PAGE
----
What I wish I knew then that I know now is that life is all about trial and error. That falling short at times is not a sign of weakness, but actually taught me resilience and effort to try again, which is so important later in life. My parents expected me to be good at everything I tried, from sports, to exams, in comparison to my family and friends. I always had to uphold a high standard for myself.  

What I wish I knew as a teen: 

  • To not dwell on my mistakes - learning and moving on from your shortcomings is what builds character and perseverance.
  • To not let failure get in the way - once I failed something I always found it difficult to carry on with it, but it’s pushing yourself to do better that makes the difference.
  • Learn to take setbacks - life is full of achievements and failures, taking them both in your stride makes a world of difference.
  • Mistakes and failures are not a sign of weakness - you can’t be good at everything and that’s okay because no one else is either!

#5 Offer a realistic approach

My parents had unrealistic expectations about my achievements and goals and thought that if I put in the effort then it would always translate into positives. This is not the case. There will be achievements and failures in everything you do in life. I needed my parents to not be ‘overly negative’ or ‘overly positive’ about my battle with critical self-talk.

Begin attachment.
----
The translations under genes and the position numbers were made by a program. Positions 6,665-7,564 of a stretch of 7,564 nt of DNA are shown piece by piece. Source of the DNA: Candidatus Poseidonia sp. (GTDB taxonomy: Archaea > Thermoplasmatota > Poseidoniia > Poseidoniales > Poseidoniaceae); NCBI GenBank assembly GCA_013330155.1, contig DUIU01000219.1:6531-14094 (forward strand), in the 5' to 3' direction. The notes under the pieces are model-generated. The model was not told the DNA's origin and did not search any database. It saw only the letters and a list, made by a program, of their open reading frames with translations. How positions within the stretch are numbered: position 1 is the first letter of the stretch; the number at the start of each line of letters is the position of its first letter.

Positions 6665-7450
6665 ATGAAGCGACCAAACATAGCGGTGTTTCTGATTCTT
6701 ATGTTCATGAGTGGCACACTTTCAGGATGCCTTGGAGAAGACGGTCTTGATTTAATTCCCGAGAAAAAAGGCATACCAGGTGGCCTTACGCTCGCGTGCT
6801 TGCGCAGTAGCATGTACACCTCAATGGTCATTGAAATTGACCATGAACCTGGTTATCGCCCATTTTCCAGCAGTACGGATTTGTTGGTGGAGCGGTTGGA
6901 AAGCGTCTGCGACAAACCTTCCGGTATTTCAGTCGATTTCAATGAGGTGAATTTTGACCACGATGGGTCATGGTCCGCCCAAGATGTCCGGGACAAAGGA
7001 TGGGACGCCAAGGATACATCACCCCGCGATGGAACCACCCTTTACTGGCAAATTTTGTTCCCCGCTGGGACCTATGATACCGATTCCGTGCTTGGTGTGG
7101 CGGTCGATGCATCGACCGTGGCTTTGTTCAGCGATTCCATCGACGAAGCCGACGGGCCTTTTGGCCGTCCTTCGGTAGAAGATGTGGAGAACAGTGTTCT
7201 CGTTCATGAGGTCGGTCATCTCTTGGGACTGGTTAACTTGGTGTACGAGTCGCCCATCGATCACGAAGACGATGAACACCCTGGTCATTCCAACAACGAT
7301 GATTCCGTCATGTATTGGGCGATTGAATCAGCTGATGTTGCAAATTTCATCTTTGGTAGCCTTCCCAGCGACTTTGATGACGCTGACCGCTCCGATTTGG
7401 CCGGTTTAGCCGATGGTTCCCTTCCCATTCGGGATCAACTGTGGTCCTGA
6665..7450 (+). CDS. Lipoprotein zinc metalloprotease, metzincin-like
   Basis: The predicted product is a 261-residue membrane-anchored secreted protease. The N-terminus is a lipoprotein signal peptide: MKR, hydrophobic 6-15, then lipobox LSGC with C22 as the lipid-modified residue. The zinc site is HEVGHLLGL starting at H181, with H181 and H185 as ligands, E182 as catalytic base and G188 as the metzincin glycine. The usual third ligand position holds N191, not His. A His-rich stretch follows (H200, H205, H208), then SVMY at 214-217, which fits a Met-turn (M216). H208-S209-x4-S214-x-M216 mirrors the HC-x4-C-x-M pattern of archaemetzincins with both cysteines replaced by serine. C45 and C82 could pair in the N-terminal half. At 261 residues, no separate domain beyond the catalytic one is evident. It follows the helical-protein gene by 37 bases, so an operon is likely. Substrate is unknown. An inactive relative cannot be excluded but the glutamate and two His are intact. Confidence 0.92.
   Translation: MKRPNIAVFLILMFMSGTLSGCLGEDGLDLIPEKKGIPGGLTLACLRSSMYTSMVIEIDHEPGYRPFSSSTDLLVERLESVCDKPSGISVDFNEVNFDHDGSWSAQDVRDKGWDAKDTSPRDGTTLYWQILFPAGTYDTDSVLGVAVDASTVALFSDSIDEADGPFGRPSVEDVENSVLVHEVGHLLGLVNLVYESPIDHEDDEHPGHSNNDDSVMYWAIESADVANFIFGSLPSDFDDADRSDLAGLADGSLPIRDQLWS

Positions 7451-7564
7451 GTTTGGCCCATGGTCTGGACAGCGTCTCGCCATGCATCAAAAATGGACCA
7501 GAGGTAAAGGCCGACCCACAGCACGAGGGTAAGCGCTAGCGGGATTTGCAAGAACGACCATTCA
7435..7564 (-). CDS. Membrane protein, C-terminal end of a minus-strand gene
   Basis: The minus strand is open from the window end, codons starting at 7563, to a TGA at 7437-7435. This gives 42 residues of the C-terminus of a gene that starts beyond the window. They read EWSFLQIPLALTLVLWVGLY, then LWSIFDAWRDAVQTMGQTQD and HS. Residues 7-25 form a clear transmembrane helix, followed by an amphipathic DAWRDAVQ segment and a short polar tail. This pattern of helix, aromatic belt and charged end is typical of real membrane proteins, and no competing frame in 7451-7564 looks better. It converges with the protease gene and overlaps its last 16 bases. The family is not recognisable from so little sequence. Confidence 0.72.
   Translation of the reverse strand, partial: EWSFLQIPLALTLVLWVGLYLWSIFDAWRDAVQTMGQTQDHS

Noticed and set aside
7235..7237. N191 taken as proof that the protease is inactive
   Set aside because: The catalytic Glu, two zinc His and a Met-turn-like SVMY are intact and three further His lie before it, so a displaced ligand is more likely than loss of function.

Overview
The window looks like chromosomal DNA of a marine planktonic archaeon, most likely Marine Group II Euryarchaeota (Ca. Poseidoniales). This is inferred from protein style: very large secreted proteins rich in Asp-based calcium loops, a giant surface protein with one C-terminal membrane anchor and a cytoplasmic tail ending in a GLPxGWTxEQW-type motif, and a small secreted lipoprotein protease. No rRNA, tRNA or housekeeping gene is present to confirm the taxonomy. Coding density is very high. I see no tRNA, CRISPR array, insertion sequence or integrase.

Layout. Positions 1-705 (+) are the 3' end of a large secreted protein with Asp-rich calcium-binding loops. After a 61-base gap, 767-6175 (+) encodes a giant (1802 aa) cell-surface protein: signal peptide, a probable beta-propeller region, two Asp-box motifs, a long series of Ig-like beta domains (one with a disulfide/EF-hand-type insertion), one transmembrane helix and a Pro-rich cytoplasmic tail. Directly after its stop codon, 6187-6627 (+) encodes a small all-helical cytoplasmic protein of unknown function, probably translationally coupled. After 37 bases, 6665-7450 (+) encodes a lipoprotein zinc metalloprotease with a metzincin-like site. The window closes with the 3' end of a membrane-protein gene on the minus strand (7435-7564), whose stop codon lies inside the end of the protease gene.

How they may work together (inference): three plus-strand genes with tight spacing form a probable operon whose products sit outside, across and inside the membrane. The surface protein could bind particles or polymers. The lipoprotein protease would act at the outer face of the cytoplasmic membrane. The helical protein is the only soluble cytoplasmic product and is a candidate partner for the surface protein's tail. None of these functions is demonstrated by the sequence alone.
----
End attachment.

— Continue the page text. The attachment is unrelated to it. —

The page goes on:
What could the middle ground be for this? There needs to be a balance of being positive, yet realistic, in the way you encourage your child. For example, I used to move around a lot from school to school and became heavily anxious that no one would like me. My parents would try to be overly positive saying ‘Everyone is going to love you and you’ll fit right in and meet a million friends’, which made me feel like they didn’t understand my fear of change and not being good enough. Instead I wish they would have said ‘starting a new school is a little bit scary, but in time as you settle in you’ll make some friends and grow to love it’. This shows understanding, love, and support, whilst being realistic about your child’s expectations. 


 SIGN-UP FOR OUR FREE ONLINE COURSE where we coach you to play a key role supporting your child’s healing & recovery; their journey back to health and happiness: www.youthmentalhealthfoundation.org/onlinecourse 

DOWNLOAD YOUR FREE BOOKLET and learn how a mother led her self-harming teenage child back to health & happiness: www.YouthMentalHealthFoundation.org/e-boo

We will be publishing an article in our blog very soon - so watch this space.